Elon Musk’s TAG Heuer Carrera Calibre 1887 Space X chronograph

When you are a billionaire genius engineer with a net worth of $42 billion, the kind of watch you wear is naturally going to attract a lot of attention, much like how Bill Gates and Steve Jobs’ penchant for Casio, has become a meme vis-à-vis the differences between a real Silicon Valley billionaire versus investor tycoon types like Warren Buffet. Hence, given tremendous attention paid to Iron Man, when the reel-life super genius Tony Stark was seen wearing an Urwerk, watch connoisseurs were wondering what a real life engineer would wear; as it turns out Elon Musk, founder of Tesla, has a more practical choice: a TAG Elon Musk’s TAG Heuer Carrera Calibre 1887 Space X chronograph Space X chronograph.

Colonel John Glenn’s predecessor to the Carrera Calibre 1887 Space X chronograph

On 20 February 1962, NASA launched Friendship 7 with its pilot Colonel John Glenn, making history as the Allied Power’s first man in space and with his Heuer 2915A stopwatch strapped to the Colonel’s wrist, making TAG Heuer the first watch in space. A two-register dial with 12-hour and 60-minute subdials, it’s among some of the easy to read space mission time-keeping instruments thanks to its non-conformist 1/5 indexes (which means that time, depending on whether you use the minute or seconds hands, can be easily read in 5 second or 5 minute increments) rather than your traditional 12 hour markings. Famously, the design language of the classic 2915A Heuer stopwatch finds its way into its distant descendent – the iconic TAG Heuer Carrera Calibre 1887.

Colonel John Glenn boarding the Friendship 7 capsule. The large circle on his right wrist is the Heuer stopwatch.

The last time mankind went to the moon was in December 1972, and the conditions that incubated the daring Apollo space missions just haven’t been around anymore even if NASA has launched multiple moon projects since then, including the Constellation Program in the mid-2000s, but none of them really fired our imaginations to levels seen in our nascent space age. Though in 2017, TAG Heuer became a Strategic Partner and the Official Timekeeper for China’s Lunar Exploration Program, it was In Elon Musk’s 2001 Mars Oasis ‘moonshot” project to land a miniature experimental greenhouse containing seeds with dehydrated gel on Mars to grow plants on Martian soil, that really captured the zeitgeist (and excitement) reminiscent of humanity’s early space race.

Like his tech billionaire counterparts Gates (who recently made headlines with a $600 million superyacht) and Jobs, Musk is not really a swanky watch kind of guy, instead, when he is seen with a timepiece, it happens to be his TAG Heuer Carrera Calibre 1887 Space X chronograph. Signed with SpaceX rocket motifs on the front and caseback of the chronograph, TAG Heuer released the Carrera Calibre 1887 Space X as a limited edition of 2012 models, celebrating SpaceX’s lofty ambitions to have its maiden flight by 2022 and it’s first manned mission to mars by 2024, mirroring President Kennedy’s fearless vision and the 50-year anniversary of the 2915A being the first watch to be worn in space by astronaut John Glenn.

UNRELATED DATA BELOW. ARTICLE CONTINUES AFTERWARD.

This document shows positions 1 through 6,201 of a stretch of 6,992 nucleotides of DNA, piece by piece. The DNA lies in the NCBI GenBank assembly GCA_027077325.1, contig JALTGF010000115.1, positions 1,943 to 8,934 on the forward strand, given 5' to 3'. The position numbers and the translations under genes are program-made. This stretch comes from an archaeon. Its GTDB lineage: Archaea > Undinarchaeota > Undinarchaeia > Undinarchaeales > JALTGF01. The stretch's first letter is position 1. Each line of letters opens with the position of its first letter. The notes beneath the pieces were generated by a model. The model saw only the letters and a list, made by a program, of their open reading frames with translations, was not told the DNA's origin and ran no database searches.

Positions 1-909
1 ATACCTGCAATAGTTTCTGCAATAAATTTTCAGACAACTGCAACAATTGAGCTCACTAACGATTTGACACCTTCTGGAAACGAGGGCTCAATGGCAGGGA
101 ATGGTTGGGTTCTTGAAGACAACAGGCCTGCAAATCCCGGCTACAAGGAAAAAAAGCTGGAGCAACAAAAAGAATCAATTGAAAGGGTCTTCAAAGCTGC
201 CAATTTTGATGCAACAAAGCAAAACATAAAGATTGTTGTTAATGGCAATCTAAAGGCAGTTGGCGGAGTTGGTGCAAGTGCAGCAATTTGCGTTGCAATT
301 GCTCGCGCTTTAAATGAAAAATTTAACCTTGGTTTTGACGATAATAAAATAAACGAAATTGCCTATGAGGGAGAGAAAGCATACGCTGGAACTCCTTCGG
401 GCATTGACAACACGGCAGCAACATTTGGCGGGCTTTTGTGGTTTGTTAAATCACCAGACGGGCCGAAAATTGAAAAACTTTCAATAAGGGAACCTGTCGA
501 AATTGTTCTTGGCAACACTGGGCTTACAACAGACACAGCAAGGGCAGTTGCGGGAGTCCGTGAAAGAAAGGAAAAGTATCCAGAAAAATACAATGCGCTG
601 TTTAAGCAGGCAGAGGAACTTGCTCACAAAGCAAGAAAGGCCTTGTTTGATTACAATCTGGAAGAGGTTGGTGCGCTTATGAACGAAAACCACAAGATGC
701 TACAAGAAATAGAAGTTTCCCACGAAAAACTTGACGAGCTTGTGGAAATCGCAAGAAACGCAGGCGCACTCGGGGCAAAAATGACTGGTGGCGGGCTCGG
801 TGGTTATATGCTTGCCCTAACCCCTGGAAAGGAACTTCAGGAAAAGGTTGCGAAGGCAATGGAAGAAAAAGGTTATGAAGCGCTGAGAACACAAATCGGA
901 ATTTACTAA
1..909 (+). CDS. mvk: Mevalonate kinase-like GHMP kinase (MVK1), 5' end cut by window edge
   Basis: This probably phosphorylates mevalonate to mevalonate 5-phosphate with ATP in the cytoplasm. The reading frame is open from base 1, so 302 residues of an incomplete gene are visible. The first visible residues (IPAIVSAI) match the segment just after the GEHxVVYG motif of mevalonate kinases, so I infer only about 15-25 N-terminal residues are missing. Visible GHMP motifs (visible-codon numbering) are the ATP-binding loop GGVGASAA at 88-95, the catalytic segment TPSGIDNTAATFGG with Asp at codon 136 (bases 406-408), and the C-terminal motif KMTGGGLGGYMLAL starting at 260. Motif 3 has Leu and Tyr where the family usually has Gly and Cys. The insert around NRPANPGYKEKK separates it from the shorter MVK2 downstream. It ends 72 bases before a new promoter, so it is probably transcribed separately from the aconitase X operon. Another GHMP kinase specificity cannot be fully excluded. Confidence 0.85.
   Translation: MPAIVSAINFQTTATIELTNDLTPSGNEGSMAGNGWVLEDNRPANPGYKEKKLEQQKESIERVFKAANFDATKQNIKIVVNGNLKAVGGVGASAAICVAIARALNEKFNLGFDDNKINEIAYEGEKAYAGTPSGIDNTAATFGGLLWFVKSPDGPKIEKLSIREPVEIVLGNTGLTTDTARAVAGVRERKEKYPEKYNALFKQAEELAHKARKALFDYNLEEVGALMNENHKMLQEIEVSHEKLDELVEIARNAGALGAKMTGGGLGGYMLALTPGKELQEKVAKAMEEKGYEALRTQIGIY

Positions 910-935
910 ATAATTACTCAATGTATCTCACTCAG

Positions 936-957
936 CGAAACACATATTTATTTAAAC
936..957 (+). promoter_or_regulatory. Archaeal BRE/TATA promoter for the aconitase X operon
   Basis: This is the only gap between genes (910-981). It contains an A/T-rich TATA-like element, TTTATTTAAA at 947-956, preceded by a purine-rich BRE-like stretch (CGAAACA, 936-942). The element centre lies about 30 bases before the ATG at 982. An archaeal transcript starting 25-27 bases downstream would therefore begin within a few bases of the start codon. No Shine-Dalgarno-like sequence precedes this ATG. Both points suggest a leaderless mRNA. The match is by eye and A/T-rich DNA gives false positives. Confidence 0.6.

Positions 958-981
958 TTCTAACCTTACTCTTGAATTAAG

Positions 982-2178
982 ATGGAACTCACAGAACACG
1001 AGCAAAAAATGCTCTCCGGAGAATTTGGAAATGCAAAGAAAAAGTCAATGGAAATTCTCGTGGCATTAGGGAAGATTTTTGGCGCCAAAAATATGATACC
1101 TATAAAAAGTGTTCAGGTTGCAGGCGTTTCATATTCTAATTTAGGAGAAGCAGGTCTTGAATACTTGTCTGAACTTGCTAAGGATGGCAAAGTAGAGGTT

Like Glenn’s timepiece, Musk’s own Carrera Calibre 1887 Space X chronograph has been to space, travelling aboard Space X’s Dragon spacecraft during a mission to the International Space Station. The Dragon was carrying 2,617 kilograms of cargo in the form of science experiments, crew supplies and hardware (and of course the Carrera Calibre 1887).The capsule returned to Earth with its precious cargo, still saran-wrapped, eventually making its way unto the wrist of Elon Musk.

Unlike most other billionaires, a timepiece for Musk is worn not for its prestige but real functional value. Famously, the engineering maverick uses a productivity technique known as “time blocking” to organise his 100 hour work week by sub-dividing his day into 5 minute blocks. Each task must be completed within the 5 minute time frame, hence, the TAG Heuer Carrera Calibre 1887 Space X chronograph with its 1/5 indexes is perfect for “blocking” Musk’s time and attention across anything from his $1 billion “Gigafactory” for terrestrial electric vehicles to his multi-billion dollar dreams of colonising Mars.

In other news, SpaceX’s has a new Smallsat Rideshare Program where companies and researchers can get their payload into orbit for a far smaller fee. The program supports payloads up to 1,000 lbs. in its 15″ ports and 1,830 lbs. in its 24″ ports, with custom configurations and top slots available.